Fifteen students to use Undergraduate Language Grant to fund immersive language learning this summer

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Fifteen students to use Undergraduate Language Grant to fund immersive language learning this summer

An assortment of student planners ready to be filled with summer plans. 15 students will received Undergraduate Language Grants for the summer.

An assortment of student planners ready to be filled with summer plans. 15 students will received Undergraduate Language Grants for the summer.

Evan Robinson-Johnson / Daily Senior Staffer

An assortment of student planners ready to be filled with summer plans. 15 students will received Undergraduate Language Grants for the summer.

Evan Robinson-Johnson / Daily Senior Staffer

Evan Robinson-Johnson / Daily Senior Staffer

An assortment of student planners ready to be filled with summer plans. 15 students will received Undergraduate Language Grants for the summer.

Pranav Baskar, Assistant Campus Editor

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A group of fifteen Northwestern students supported by the Undergraduate Language Grant will find themselves in countries like Turkey, South Korea and France this summer, where they will participate in immersive language programs.  

The ULG is an annual award that provides selected students with up to $5,000 in funding toward language study, geared specifically to support students who see language proficiency as central to their career goals. This year, the Office of Undergraduate Research awarded $75,000 in ULG grant funding.

ULG Coordinator and Assistant Director of the Office of Undergraduate Research Megan Wood said the program has been running for “at least” a decade.

“The primary goal is to help students gain an intensive learning of language — which everyone agrees is the best way to learn a language. But that’s not always feasible during the academic year,” Wood said. “One of the things that’s unique about this program is that there aren’t specific programs students have to choose from; rather, we just a list of requirements that a program has to fill, which makes it much more flexible for students to seek a program that best fits their needs.”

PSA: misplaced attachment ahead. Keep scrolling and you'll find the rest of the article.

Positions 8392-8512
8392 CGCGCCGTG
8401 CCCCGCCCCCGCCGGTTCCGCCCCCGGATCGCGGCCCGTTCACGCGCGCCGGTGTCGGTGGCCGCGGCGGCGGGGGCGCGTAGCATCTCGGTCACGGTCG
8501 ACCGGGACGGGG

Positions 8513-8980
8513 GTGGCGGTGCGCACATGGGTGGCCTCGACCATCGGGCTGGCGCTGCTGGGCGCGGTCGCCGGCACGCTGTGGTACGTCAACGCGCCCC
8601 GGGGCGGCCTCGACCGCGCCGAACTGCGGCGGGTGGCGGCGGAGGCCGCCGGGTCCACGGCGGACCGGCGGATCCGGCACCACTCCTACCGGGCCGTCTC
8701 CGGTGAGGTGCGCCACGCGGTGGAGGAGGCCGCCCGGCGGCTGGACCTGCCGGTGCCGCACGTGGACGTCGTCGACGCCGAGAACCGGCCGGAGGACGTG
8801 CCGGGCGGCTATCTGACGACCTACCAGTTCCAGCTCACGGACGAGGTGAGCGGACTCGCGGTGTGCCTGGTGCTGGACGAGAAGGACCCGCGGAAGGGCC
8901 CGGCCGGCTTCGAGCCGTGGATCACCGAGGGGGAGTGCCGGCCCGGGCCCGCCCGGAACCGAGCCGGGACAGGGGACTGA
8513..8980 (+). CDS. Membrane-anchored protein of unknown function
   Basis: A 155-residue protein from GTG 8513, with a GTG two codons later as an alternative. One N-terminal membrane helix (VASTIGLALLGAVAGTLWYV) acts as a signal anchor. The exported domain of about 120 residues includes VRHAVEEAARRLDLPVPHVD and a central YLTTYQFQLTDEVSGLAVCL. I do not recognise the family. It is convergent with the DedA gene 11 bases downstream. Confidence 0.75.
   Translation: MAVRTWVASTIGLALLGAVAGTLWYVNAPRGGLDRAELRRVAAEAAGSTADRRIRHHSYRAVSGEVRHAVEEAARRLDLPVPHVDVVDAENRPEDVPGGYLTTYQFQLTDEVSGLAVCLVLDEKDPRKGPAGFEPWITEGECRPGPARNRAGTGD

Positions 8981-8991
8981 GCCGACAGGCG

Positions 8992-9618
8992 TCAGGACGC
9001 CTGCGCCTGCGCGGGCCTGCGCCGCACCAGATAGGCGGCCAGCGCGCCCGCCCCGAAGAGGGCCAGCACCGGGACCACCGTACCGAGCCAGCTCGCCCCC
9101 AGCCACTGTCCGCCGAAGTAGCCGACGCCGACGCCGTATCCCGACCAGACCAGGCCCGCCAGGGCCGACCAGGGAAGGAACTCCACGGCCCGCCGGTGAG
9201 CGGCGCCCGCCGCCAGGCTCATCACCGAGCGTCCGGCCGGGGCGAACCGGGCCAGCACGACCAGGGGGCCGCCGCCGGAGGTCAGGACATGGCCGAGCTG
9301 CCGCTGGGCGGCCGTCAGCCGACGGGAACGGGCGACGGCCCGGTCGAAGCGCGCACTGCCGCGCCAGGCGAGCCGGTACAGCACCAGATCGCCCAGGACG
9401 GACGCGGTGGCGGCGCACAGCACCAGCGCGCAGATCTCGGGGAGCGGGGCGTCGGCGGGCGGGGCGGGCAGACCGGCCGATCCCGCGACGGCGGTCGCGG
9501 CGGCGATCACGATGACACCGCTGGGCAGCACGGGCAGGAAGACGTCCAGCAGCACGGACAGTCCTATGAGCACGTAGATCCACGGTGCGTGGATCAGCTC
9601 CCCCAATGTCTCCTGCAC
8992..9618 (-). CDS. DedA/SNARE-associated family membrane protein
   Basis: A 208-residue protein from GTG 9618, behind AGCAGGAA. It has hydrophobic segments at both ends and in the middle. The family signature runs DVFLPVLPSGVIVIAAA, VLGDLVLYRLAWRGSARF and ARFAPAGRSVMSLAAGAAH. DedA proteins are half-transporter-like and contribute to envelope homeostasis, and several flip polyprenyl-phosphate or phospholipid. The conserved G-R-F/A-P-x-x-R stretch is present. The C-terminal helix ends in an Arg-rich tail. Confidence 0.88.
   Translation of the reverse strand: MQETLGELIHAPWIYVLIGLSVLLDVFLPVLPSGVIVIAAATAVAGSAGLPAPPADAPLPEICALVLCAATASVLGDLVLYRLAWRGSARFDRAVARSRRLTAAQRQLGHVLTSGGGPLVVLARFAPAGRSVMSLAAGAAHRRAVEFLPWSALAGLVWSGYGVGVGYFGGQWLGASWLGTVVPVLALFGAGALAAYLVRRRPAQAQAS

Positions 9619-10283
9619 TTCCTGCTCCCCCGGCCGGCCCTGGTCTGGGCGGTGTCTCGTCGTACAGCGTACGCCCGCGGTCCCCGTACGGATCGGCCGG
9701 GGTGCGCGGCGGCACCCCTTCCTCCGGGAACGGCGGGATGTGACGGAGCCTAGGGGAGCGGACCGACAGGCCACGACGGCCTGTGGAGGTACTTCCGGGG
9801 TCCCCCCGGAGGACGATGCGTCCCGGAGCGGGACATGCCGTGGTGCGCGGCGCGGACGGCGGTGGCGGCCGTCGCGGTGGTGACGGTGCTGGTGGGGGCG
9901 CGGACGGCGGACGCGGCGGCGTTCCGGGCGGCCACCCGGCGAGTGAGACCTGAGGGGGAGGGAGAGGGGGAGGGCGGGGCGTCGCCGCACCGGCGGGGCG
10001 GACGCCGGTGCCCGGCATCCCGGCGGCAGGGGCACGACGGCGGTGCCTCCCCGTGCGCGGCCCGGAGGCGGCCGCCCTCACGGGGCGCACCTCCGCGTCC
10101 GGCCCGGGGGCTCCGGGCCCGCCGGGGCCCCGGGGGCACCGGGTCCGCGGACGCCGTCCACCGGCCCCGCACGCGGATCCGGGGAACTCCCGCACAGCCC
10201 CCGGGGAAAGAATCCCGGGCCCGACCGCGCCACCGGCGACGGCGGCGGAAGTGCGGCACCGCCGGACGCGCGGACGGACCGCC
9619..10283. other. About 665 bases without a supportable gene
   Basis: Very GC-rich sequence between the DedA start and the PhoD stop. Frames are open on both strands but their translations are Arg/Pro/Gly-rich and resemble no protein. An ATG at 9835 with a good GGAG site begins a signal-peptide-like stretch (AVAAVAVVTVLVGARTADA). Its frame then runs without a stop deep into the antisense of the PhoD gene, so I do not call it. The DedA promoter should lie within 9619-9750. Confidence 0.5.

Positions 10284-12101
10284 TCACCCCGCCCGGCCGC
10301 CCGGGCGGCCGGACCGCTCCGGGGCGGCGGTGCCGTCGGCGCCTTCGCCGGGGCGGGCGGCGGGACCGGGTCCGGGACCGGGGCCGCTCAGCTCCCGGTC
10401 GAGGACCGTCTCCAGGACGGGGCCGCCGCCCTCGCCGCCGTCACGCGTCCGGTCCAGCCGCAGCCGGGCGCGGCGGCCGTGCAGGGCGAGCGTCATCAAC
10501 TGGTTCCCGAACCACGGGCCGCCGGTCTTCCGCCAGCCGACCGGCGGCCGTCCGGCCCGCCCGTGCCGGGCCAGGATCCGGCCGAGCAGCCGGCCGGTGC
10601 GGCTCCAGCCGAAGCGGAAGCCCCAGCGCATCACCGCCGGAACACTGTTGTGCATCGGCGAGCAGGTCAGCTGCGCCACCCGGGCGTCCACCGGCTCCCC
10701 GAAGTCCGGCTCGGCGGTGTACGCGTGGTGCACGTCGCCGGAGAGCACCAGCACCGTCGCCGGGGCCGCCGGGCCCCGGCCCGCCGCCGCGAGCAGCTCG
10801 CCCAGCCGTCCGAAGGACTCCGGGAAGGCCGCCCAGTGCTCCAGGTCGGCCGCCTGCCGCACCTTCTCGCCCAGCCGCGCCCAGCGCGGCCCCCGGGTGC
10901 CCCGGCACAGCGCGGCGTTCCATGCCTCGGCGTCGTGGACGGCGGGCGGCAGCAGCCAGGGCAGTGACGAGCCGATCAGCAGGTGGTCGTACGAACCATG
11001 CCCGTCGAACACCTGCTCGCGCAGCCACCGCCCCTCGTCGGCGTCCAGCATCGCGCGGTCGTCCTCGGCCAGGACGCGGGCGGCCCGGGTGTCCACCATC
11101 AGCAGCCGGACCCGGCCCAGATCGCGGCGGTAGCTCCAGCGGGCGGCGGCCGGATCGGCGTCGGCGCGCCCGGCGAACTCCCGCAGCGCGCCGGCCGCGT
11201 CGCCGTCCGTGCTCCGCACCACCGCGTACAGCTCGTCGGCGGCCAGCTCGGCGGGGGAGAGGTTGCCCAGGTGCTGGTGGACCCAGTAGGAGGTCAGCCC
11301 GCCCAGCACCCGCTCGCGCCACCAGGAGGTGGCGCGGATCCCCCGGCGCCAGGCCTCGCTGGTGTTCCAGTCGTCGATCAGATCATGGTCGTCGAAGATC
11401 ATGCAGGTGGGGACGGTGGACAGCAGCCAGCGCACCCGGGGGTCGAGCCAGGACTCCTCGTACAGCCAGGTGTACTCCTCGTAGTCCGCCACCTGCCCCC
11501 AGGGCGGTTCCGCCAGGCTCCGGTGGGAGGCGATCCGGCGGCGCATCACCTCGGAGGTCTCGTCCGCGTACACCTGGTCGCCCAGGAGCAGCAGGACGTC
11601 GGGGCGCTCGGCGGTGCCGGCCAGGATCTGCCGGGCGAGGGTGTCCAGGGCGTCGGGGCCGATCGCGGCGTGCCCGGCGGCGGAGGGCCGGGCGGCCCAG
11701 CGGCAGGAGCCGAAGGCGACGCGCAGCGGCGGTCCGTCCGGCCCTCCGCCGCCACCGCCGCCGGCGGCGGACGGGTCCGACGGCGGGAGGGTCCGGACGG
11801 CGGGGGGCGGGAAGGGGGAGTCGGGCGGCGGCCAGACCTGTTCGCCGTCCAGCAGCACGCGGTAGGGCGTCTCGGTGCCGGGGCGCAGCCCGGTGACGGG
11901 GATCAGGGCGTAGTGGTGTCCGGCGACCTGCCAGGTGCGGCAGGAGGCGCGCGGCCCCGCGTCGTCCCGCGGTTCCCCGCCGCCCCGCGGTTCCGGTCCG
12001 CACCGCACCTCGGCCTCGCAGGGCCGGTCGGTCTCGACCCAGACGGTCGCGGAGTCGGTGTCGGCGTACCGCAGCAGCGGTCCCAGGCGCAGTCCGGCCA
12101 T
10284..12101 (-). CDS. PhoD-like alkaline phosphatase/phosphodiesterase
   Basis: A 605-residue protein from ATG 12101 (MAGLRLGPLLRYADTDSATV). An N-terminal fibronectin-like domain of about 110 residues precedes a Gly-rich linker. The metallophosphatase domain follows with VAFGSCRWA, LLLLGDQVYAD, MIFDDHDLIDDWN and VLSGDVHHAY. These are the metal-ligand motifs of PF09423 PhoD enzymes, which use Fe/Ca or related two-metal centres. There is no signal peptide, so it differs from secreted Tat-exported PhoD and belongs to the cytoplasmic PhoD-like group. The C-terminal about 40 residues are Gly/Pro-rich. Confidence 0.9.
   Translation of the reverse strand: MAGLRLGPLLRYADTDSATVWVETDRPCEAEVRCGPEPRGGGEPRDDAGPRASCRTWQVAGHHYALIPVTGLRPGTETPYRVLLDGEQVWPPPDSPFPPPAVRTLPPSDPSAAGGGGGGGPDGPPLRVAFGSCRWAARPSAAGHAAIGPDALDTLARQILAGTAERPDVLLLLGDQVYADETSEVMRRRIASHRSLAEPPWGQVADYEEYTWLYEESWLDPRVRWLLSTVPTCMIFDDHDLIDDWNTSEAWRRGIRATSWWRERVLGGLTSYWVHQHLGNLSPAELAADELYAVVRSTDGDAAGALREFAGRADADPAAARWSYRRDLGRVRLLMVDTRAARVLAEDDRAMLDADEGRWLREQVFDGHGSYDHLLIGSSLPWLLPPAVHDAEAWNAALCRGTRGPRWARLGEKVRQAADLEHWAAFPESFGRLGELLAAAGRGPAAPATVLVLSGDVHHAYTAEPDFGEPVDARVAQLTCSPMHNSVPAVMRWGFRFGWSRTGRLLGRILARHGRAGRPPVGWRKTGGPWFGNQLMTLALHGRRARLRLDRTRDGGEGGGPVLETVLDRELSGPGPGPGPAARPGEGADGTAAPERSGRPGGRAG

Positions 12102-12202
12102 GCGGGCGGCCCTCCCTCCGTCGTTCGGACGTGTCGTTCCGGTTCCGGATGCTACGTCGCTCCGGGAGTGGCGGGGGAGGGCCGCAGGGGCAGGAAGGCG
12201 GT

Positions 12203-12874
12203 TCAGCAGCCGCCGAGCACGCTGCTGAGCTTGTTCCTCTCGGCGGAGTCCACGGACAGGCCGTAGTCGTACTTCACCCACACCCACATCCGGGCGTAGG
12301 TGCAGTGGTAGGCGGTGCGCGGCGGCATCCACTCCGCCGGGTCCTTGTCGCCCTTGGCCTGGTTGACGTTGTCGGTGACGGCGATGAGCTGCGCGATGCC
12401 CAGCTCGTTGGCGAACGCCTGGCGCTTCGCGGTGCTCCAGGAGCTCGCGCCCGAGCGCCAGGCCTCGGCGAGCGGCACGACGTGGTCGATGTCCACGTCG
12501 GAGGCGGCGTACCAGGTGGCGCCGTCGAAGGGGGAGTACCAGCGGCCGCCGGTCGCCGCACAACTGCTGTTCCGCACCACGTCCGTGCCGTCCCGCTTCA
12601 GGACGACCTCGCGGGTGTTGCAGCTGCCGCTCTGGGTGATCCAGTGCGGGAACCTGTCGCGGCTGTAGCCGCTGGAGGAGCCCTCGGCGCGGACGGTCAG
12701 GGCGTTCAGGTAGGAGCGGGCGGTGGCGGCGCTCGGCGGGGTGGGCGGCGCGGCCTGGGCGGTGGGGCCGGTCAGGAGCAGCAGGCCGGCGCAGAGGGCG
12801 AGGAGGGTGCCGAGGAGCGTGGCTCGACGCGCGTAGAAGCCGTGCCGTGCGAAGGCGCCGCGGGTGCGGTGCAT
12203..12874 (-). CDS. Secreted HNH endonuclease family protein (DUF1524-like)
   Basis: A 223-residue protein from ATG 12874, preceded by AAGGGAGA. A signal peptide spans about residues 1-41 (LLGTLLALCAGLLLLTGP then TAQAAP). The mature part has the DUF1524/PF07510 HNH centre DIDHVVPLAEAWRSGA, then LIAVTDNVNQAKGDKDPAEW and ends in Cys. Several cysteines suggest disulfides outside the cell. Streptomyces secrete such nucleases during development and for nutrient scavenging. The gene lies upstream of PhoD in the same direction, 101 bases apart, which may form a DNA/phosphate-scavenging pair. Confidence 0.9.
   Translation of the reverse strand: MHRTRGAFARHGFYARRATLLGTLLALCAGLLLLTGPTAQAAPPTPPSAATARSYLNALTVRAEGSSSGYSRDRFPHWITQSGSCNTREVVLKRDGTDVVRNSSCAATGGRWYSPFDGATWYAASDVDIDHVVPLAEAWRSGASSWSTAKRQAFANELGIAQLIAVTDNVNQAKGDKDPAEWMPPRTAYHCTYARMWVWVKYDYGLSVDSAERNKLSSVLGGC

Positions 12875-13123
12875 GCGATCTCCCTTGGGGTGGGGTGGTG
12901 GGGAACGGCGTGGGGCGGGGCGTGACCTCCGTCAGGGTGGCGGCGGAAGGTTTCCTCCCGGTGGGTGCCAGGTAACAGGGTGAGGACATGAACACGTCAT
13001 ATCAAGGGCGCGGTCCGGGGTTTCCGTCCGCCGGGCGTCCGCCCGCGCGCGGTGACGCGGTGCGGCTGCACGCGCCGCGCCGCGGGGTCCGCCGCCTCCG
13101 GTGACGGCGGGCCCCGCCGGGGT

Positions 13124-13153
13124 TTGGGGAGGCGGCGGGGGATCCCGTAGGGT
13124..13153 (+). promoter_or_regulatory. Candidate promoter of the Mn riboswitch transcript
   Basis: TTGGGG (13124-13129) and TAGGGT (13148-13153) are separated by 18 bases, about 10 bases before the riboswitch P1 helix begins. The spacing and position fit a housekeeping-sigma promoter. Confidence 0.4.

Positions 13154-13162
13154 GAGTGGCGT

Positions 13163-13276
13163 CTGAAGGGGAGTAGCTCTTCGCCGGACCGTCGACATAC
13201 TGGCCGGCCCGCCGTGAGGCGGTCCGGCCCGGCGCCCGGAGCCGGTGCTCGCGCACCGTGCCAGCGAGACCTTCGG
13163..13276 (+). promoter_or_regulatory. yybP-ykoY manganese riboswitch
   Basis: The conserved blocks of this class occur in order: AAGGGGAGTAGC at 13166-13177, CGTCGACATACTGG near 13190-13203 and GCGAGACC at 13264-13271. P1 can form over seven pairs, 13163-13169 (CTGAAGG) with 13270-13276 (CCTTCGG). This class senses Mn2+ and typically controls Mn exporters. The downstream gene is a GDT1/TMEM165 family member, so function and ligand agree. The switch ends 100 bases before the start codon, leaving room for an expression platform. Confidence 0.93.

According to OUR’s website, programs are eligible for ULG funding if they last at least six weeks and stand the equivalent of “a year’s worth of college-level language instruction,” among other criteria. To apply, students must draft a proposal detailing how their program of choice will contribute to key career goals, submit at least two faculty references and present a planned budget.

The OUR welcomes applications from speakers of all levels.

“Applications from heritage speakers are very welcome,” the OUR website says, “… but like all applicants [students] must demonstrate how a summer of intensive language study will help [them] achieve specific academic or professional goals.”

Wood said the review process for the grant is extensive: each application is reviewed at least four times by a 16-member faculty committee made up of administrators and language professors.

Weinberg sophomore Mara Kelly, a recipient of the grant, said she will use the money to study Arabic in Amman, Jordan this summer.

“It’s an intensive summer Arabic program, so basically I’m in class all day for five days a week,” Kelly said. “I’ll learn a year’s worth of Arabic over the summer.”

Kelly said she finds studying the Middle Eastern/North African region “very interesting,” and she’s also passionate about politics and foreign policy. She hopes she’ll be able to apply the skills she learns this summer to those pursuits.

Wood said ULG’s flexible nature gives students a lot of space to push their language learning. Students can choose to study specific regional dialects and work with the Office of Fellowships to seek external grants to further defray program costs, Wood said.  

Wood said that while no quotas are implemented to ensure a balanced distribution of languages pursued through the grant, applications of recent years have embodied a natural diversity. She added that both students from Northwestern’s Evanston campus and NU-Qatar are eligible to apply for the program and receive funding.

Kelly said applying for a ULG was a “pretty big” process, but she is eager to see that work pay off this summer.

“Overall, I was super excited to get it and I’m really excited to have the opportunity to travel abroad this summer,” Kelly said. “I think it will be a really great program for me and a great way for me to increase my Arabic skills.”

Email: pranavbaskar2022@u.northwestern.edu
Twitter: @pranav_baskar

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